Prices for programs are not expected to change from Eastern Gateway’s standard, Johnson said, adding that YSU is aiming for “one of the lowest costs around,” in compliance with state regulations.

The new campus will be accepting applications as early as next week, Johnson said, and plans call for operations to begin in the summer or fall.

Johnson addressed how YSU, primarily a four-year educational institution, will be able to shift its focus toward fulfilling the academic goals of Eastern Gateway, which deals in certifications, associate degrees and trade education.

“We offer a full spectrum of continuum of education, from certifications … for the building trades and others, all the way up through associate, bachelor, master and doctoral degrees.

“What this is going to provide for the students in Jefferson County and the region surrounding it, (is) they will have many, many more opportunities to go all the way from a certification to a doctoral degree. The ball will be in their court, and they’ll have many more educational opportunities associated with that.”

Johnson said the university will be bringing to Jefferson County something it has never had before: An academic institution that not only provides the certifications and nursing training essential in the Appalachian region but also education that extends to doctoral degrees. This, he said, will open up more options for county residents as to what they can pursue.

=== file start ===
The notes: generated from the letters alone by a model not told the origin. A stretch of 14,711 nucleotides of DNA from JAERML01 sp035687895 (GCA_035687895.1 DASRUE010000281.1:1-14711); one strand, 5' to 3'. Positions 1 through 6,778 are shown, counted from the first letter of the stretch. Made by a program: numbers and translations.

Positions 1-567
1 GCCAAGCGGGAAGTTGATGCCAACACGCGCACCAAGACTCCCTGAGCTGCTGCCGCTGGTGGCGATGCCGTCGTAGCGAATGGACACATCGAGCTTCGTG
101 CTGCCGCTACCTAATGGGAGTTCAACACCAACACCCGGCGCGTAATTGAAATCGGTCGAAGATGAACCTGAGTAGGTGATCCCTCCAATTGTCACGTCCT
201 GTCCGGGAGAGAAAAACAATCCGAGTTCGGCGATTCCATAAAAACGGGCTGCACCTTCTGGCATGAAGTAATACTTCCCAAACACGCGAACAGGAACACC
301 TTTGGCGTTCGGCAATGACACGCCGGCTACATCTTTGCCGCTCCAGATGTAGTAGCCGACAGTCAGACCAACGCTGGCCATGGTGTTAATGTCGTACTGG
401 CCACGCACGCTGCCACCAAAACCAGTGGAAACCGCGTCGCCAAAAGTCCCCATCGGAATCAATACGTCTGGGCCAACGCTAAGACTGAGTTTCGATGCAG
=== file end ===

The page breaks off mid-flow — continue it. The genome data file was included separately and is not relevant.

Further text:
“It’s a broad spectrum of educational needs, and we want to make sure our students have the choice to do whatever they want.”

Jefferson County Commissioner Tony Morelli, who said it will be good to have a four-year college in the county, noted how it appears many residents who pursue a four-year degree outside of the county often relocate permanently. With YSU in the county, Morelli said, “Maybe we’ll be able to keep (students) here.”

On Friday, Johnson attended a meeting at the Jefferson County Educational Service Center, during which he met with regional school superintendents to discuss how to continue another crucial program that has been run under Eastern Gateway, College Credit Plus.